A summary of the game

  1. Notice all negative feelings, all day long, for seven days.
  2. Ask yourself what meaning you gave something that just happened that produced the feeling you are having.
  3. Make a clear distinction between the event in the world and the meaning you gave the event, which exists only in your mind.
  4. When you make a clear distinction, the meaning dissolves, along with any feelings that had been caused by the meaning.
  5. Imagine yourself a few years in the future looking back at the event and describe in detail how that event led to so many wonderful things.

To view a short video that describes how to play this game, go to

Here is an example of how to play the game

Imagine a friend of yours walks into a room you are in, notices you, and doesn’t say hello.  Many people would experience that their friend is angry with them and get upset.  In fact, all that happened in reality is the friend didn’t say hello.  That he is angry is the meaning you have given to the event, which has no inherent meaning.  Your anger is the result of the meaning you made up.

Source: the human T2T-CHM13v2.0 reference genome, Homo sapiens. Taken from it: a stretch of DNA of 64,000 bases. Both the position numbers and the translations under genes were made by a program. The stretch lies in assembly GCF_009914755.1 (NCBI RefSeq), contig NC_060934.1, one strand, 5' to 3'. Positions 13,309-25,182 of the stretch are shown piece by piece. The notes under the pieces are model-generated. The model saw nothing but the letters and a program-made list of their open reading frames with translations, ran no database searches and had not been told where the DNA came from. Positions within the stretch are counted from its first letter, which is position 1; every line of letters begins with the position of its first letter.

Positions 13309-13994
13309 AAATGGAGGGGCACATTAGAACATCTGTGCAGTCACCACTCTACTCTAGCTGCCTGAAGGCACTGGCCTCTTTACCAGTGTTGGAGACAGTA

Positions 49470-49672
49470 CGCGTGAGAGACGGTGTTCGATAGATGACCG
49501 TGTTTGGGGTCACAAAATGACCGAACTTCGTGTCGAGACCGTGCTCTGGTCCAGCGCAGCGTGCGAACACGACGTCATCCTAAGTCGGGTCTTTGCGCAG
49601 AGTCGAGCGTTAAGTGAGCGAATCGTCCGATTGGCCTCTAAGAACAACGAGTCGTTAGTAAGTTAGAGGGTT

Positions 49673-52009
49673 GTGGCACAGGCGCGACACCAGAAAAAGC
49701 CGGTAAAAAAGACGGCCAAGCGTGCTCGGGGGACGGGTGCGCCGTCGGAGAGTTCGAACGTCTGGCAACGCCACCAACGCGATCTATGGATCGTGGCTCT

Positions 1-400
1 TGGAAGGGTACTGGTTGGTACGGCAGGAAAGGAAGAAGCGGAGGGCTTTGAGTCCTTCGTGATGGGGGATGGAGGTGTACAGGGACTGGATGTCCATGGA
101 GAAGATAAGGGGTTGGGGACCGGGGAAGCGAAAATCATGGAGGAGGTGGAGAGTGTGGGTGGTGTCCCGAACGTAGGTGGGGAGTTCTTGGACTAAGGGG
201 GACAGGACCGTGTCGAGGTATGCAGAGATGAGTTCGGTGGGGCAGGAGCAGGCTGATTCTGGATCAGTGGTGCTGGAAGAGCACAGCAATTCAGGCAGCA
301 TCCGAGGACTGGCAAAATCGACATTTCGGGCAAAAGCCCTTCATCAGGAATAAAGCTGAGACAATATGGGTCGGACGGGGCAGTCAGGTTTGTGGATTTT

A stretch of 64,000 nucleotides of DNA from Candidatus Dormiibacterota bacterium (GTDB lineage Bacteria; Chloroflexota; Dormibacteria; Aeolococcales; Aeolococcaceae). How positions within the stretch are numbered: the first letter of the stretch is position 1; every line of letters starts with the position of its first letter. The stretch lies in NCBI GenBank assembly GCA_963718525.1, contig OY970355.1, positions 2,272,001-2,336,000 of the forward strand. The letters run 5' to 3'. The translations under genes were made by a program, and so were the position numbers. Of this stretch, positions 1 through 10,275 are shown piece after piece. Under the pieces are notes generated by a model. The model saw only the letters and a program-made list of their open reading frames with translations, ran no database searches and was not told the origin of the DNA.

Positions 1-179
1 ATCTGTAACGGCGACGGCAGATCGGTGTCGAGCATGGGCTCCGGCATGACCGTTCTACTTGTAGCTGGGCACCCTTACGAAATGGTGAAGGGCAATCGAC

Next, you make a clear distinction between the event (your friend walking into the room and not saying hello) and how the event occurs to you (he is angry at me).

Making that distinction clearly will dissolve the meaning, leaving you only with the fact your friend didn’t say hello. And when the meaning disappears, the upset will also.

Looking back at that event from the future you might describe what happened subsequently:  He called me the next day and explained that a great opportunity had just presented itself to him that he wanted to include me in, but he hadn’t worked out all the details yet and didn’t want to talk to me until he did.

More examples

Most of us have had events happen to us that appeared to be “bad” at the time and then later we realized they actually had been a good thing for us, we just hadn’t realized it at the time.  I’ve had that happen many times to me.

For example, we had been renting a house since we arrived in California about nine years ago.  We originally found a place near the high school we wanted our daughter Brittany to attend.  Because we didn’t know where we wanted to settle after Brittany graduated, we decided to rent for a few years.

Eventually Brittany left for college, but our home was okay, in a good location, and it seemed too much work to pack up and move.